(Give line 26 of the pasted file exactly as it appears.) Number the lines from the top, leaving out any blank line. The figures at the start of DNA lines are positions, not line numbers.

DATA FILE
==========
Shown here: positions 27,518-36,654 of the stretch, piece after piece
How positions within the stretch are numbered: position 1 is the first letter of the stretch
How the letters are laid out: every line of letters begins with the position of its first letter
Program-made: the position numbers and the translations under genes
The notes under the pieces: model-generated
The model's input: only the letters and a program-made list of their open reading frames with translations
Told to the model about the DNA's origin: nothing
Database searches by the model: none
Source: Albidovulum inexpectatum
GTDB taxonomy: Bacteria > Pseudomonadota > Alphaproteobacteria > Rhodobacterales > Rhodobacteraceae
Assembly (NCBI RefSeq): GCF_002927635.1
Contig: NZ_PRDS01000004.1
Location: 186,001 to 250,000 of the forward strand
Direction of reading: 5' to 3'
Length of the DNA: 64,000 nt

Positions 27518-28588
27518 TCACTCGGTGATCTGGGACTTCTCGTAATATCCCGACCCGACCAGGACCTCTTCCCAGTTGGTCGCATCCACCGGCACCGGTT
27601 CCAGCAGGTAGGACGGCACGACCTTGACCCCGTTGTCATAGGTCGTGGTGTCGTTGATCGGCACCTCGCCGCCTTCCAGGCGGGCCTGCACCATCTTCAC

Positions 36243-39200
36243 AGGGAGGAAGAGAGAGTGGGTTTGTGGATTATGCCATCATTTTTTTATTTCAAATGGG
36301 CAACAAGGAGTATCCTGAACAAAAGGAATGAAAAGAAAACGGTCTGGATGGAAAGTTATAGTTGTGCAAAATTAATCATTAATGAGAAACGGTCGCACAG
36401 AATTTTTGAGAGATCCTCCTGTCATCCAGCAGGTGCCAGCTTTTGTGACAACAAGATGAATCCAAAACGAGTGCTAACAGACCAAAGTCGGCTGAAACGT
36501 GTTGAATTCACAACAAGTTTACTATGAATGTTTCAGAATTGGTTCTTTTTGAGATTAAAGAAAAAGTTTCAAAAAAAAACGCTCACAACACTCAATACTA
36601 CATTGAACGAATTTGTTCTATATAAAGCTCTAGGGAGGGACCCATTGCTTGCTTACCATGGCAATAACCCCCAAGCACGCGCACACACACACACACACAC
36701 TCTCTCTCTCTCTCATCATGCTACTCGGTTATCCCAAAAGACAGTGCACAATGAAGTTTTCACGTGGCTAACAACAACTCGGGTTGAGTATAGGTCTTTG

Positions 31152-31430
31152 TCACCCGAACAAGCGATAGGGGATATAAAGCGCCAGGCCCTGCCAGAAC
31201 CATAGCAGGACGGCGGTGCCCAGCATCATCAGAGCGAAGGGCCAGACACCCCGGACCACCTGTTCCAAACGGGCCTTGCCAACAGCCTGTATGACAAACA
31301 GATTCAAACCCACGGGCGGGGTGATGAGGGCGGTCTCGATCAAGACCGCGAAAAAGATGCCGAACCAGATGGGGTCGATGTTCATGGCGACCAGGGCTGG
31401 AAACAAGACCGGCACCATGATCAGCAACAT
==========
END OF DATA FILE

Positions 31152-31430